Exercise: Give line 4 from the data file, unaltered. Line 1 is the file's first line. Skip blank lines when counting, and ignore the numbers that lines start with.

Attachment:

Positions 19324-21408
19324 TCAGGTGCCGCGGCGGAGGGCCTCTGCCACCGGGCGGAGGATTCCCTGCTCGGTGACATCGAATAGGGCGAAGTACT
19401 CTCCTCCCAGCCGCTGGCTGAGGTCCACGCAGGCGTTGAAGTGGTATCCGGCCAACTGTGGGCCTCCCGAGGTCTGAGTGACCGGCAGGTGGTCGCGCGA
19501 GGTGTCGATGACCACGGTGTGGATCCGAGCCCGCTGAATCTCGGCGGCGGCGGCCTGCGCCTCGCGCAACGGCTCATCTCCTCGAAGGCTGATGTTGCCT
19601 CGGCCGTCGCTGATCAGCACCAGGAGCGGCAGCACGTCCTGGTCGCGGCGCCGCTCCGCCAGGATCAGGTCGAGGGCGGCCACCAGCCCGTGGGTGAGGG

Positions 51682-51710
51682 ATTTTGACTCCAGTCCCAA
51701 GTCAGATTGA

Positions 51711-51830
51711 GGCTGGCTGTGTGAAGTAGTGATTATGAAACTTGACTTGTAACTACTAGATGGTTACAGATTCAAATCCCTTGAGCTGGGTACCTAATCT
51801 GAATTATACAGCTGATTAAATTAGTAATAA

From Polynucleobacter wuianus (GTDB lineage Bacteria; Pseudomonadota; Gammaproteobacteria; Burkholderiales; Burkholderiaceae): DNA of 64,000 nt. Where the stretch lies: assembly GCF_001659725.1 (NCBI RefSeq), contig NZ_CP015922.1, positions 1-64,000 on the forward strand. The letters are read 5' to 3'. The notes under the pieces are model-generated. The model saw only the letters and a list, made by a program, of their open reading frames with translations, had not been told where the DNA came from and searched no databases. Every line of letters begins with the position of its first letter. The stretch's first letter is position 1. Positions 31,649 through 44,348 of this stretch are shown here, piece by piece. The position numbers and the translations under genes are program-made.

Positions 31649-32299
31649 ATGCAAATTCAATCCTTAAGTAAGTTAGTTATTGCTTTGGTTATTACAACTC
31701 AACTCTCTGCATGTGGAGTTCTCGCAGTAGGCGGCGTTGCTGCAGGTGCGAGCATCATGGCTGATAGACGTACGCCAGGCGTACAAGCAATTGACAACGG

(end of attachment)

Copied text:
19501 GGTGTCGATGACCACGGTGTGGATCCGAGCCCGCTGAATCTCGGCGGCGGCGGCCTGCGCCTCGCGCAACGGCTCATCTCCTCGAAGGCTGATGTTGCCT